To be fair, Orton did start 15 games for Smith in Chicago as a rookie, but was so unimpressive that Lovie benched him once the Bears reached the playoffs thanks almost entirely to the league’s stingiest scoring defense and five returns of turnovers or kicks for touchdowns.

Orton mostly sat behind Rex Grossman and Brian Griese for the next couple years, not throwing a single pass in 2006, when Chicago reached the Super Bowl.

In 2008, Orton had his best season to date, starting 15 games as Chicago went 9-7, but lost the finale to a Houston team with nothing to play for and missed the postseason. The Orton-led Bears ranked 26th in total yards and 27th in yards per pass attempt.

By that point, the Bears were so eager to get rid of Orton that they sent him with two first-round picks and a third-rounder to get Jay Cutler. It looked like a great deal for Denver when the Broncos started out 6-0. Orton went on to join Daunte Culpepper as the only starting quarterbacks since 1990 whose teams managed to miss the playoffs after opening with six straight wins.

A year later, Orton — saddled with an historically awful defense and non-existent running game — was benched in favor of Tim Tebow with three games remaining in a 4-12 season.

An injured Orton was replaced by Tebow again early in 2012 and subsequently traded to Kansas City, where he started the last three games of the season, winning two. His performance did not help Crennell, who took over as interim coach when the Chiefs fired Haley the week before Orton’s debut.

Orton’s only significant action in two years in Dallas came in last season’s finale. With the Cowboys needing a win against Philadelphia on Sunday Night Football to reach the playoffs and Tony Romo sidelined with a back injury, Orton put up one of the best statistical games of his career, going 30-of-46 for 358 yards and two scores.

Then, with nearly two minutes left and his team down by two points, he did this.

So, in nine NFL seasons, Orton has been found wanting by four other franchises, proven himself as the only professional quarterback who could not keep Tim Tebow on the bench and misfired, badly, on the biggest throw of his career. Then he quit, or at least pretended to in order to get out of his contract in Dallas, failing to show up for offseason workouts or much of anything else related to the Cowboys until they released him. He signed with Buffalo a month later, missing any chance to get practice time with the first-team offense during training camp.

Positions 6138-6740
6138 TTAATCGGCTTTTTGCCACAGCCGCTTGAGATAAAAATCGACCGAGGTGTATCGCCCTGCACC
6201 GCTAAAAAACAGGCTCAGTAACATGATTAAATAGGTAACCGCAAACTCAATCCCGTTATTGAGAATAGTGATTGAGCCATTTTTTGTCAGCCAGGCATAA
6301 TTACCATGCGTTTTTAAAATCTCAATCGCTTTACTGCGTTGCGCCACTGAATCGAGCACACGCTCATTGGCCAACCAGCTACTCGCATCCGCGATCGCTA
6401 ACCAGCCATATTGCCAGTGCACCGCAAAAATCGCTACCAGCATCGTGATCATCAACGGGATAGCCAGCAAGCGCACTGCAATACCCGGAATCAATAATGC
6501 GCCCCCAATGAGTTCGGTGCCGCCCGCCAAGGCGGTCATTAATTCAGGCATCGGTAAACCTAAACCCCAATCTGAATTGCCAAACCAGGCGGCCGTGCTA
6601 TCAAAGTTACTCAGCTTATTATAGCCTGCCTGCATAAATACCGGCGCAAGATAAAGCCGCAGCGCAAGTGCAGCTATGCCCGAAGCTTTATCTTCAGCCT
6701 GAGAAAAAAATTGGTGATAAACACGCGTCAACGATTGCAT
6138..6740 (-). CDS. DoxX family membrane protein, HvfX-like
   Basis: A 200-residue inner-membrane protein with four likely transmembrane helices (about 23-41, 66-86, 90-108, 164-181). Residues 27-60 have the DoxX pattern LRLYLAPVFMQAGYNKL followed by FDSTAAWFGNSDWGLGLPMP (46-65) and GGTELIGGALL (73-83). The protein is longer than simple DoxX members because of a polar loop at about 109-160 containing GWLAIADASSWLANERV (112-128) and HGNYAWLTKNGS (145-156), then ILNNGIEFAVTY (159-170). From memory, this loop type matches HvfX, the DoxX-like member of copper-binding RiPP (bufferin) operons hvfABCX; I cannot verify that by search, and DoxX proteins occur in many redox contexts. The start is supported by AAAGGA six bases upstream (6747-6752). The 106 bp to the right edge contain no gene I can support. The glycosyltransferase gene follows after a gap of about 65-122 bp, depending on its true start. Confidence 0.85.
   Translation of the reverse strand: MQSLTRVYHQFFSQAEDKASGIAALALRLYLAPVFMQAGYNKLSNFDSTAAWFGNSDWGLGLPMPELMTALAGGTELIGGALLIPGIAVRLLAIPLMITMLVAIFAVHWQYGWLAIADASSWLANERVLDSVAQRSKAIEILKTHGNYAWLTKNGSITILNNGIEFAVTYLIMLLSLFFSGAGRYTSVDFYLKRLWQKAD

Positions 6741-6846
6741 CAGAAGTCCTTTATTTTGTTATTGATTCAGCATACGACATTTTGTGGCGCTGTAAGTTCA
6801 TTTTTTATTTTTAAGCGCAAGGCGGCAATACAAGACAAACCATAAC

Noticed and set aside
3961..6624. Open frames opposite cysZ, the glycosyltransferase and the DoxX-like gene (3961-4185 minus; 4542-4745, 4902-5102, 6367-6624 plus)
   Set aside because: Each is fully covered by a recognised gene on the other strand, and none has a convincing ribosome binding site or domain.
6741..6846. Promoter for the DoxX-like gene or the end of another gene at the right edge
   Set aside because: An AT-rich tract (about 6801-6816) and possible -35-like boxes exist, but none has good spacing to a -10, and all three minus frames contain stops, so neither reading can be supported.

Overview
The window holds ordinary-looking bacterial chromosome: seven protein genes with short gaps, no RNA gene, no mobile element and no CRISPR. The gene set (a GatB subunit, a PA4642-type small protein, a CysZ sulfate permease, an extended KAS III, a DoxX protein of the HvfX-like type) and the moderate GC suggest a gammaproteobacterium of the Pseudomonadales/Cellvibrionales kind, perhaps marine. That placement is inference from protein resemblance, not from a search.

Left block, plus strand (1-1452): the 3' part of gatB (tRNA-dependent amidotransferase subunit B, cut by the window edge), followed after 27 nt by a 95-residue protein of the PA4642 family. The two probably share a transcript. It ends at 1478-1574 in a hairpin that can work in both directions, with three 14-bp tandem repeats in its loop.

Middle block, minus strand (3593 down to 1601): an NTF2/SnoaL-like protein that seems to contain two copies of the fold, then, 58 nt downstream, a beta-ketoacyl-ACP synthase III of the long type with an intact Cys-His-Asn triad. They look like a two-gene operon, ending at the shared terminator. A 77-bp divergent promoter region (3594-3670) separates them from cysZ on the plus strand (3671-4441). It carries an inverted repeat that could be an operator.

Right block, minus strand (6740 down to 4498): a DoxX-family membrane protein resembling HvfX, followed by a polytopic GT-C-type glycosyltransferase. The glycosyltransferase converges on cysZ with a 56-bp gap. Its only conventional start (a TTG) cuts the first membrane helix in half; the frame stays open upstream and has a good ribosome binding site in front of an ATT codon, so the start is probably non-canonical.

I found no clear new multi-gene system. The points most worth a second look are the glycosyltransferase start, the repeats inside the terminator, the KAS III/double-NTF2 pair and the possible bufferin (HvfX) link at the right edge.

Yet, according to Marrone, he gives the Bills their “best chance to win,” a notion shared by a fair portion of the populace, judging from social media and talk radio. That improvement seems to stem from a belief that Orton is significantly more accurate and/or less mistake-prone than Manuel, neither of which is borne out by the historical record, either. In 75 career appearances, Orton has completed 58.5 percent of his passes to his teammates, with 2.6 percent going to the other guys. Manuel’s numbers in the same categories: 58.6 and 2.7.

In his defense, Orton does seem like a fun guy. He was an inaugural member of the Deadspin Hall of Fame, thanks to a propensity for partying around people willing to take and publish photographs of the proceedings and their aftermath.

He is also, according to the WWM Research Department, the only quarterback in National Football League history of whom a picture exists involving him pretending to perform oral sex in a limousine. (Editor’s note: We will let you use your favorite search engine to find that one, as well as a seemingly infinite array of Orton enjoying his time off on your own, if you wish.)

We will not hold Orton’s past off-field conduct against him. After all, Jim Kelly liked to cut loose once in a while, too, though he was fortunate enough to do so before such modern marvels as Deadspin, TMZ and Twitter came along.

So Orton does immediately give the Bills an improved social media presence, even if the most popular Twitter presence bearing his name, which we will also allow you to locate yourself, is a parody account playing off the hard-drinking frat-boy image of his early years with the Bears.

The idea that Orton gives Buffalo a “better chance to win,” though, can not be based on anything other than forced optimism, a strategic Hail Mary by a coach frantically trying to avoid the shortest non-interim Buffalo coaching tenure since Mike Mularkey’s.

On behalf of everyone else dreading the thought of spending the next three months watching a less-mobile version of Fitzpatrick flummox his new team to another 5-11 finish, followed by another front-office demolition, I hope that I am wrong about Orton. But I can’t come up with a single reason to think that I am.